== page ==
Proposition 8. Assume that (2) and (3); furthermore for , , are satisfied, where and are the same as those in Proposition 7. Then where

Proof. For and , according to Proposition 7, there exists a such that By Lemma 6, associating (21) with (1), one has Letting in the above inequality leads to Also from (26), for each , there exists a large enough integer such that By the third and fourth equations of system (1), we can get that where , . As , similar to the analysis in the proof of Proposition 7, we have

Now, we are in a position to state Theorem 9 whose proof is a direct consequence of Propositions 7 and 8.

Theorem 9. If the inequalities in (2), (3), and (21) hold, then system (1) is persistent.

4. Almost Periodic Solution

Based on Theorem 9, in Section 3, we discuss the almost periodic property for system (1).

Consider the following almost periodic difference system: where , , and is almost periodic in uniformly for and is continuous in . The product system of system (30) is as follows:

Lemma 10 (see [2]). Suppose that there exists a Lyapunov function defined for , , satisfying that(i), where , with , and is increasing;(ii), where is a constant;(iii), where is a constant and .Moreover, if there exists a solution of system (30) such that for , then there exists a unique uniformly asymptotically stable almost periodic solution of system (30) which is bounded by . In particular, if is periodic of period , then there exists a unique uniformly asymptotically stable periodic solution of (30) of period .

According to Lemma 10, we first prove that there exists a bounded solution of system (1) and then construct an adaptive Lyapunov functional for system (1). We denote by the set of all solutions of system (1) satisfying , .

Lemma 11. Assume that (2), (3), and the conditions of Theorem 9 hold; then .

Proof. It is now possible to show by an inductive argument that the system (1) leads to for , . From Theorem 9, for any solution of system (1) with initial condition (2) satisfies Definition 1. Hence, for any , there exists a ; if is sufficiently large, we have Let be any integer valued sequence such that as ; we claim that there exists a subsequence of , and we still denote it by , such that uniformly in on any finite subset of as , where and is a finite number.
In fact, for any finite subset , when is large enough, , . So That is, are uniformly bounded for large enough .
Now, for , we can choose a subsequence of such that uniformly converges on for large enough.
Similarly, for , we can choose a subsequence of such that uniformly converges on for large enough.
Repeating this procedure, for , we can choose a subsequence of such that uniformly converges on for large enough.
Now pick the sequence which is a subsequence of ; we still denote it by ; then for all , we have uniformly in as .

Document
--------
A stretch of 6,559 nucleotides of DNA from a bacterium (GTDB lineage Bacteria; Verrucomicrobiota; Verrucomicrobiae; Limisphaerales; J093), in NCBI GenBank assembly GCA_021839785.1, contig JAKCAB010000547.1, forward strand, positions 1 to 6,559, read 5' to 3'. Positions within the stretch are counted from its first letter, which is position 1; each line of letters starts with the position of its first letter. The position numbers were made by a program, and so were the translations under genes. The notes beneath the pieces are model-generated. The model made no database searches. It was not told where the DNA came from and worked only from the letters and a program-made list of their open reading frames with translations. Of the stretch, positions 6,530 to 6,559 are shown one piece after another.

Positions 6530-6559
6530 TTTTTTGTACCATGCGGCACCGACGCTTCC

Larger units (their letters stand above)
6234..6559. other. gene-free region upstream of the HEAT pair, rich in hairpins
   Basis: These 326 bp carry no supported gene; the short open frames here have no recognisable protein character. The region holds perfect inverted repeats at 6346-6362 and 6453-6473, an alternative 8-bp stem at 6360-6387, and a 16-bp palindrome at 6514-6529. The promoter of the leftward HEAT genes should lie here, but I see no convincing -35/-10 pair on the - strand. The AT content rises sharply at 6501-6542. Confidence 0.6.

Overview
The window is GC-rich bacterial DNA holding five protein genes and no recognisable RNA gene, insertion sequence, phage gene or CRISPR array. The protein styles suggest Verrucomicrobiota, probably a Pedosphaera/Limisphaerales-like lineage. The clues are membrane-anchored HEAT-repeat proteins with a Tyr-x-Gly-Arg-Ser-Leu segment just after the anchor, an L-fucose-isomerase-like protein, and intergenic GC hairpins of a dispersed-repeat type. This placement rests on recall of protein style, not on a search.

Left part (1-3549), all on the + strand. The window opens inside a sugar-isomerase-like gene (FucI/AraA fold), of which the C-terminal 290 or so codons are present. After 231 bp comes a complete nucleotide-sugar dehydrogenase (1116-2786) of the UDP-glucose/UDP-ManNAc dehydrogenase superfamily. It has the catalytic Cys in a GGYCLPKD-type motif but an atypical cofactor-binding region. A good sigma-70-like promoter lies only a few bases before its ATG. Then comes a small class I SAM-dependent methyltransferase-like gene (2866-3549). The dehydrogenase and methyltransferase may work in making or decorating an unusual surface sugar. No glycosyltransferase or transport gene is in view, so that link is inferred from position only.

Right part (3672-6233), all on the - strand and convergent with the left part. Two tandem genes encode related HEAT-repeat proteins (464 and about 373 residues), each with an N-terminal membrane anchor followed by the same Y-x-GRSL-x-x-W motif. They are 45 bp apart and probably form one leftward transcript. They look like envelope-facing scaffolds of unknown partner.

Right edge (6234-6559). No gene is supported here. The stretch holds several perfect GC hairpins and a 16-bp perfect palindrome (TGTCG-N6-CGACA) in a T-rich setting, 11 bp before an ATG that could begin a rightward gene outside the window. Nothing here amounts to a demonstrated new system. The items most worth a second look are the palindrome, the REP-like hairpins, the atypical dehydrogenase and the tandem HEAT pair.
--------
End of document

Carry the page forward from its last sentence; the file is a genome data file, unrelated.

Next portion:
By the arbitrary of , the conclusion is valid.

Since , , , , , and are almost periodic sequence, for the above sequence as , there exists a subsequence which we still denote it by (if necessary, we take subsequence), such that as uniformly on .

For any , we can assume that for large enough. Letting   and , by an inductive argument of (1) from to , leads to Then, for , , we have Let ; for any ,

By the arbitrariness of is a solution of system (1) on . It is clear that ; , .

So . Lemma 10 is valid.

Before stating Theorem 12, for the sake of convenience, we set

Theorem 12. Suppose that the conditions of Lemma 10 are satisfied; moreover, , where Then there exists a unique uniformly asymptotically stable almost periodic solution of system (1) which is bounded by for all .

Proof. Let ; from system (1), we have where , . From Lemma 10, it shows that system (43) has a bounded solution satisfying Thus, For , we define a norm For the product form of system (43) Let and be any two solutions of system (30) defined on ; then and , where , and For convenience, we denote Let be a function on .
Then are equivalent. It is easy to see that Let , , , and ; thus condition (i) in Lemma 10 is satisfied.
In addition, where , . And Lemma 10 (ii) is held.
Finally, calculating the along the solutions of (47) leads to By the mean value theorem we get , where lies between and .
From (49), (54), one has We get for that where Hence, where , , . That is, there exists a positive constant such that From , condition (iii) of Lemma 10 is satisfied. So, from Lemma 10, there exists a uniqueness uniformly asymptotically stable almost periodic solution of system (43) which is bounded by for all , which means that there exists a uniqueness uniformly asymptotically stable almost periodic solution of system (1) which is bounded by for all . This completes the proof.

Conflict of Interests

The author declares that there is no conflict of interests regarding the publication of this paper.

Acknowledgments

The author would like to thank the editor and the referee for their careful reading of the original paper and many valuable comments and suggestions that greatly improved the presentation of this paper.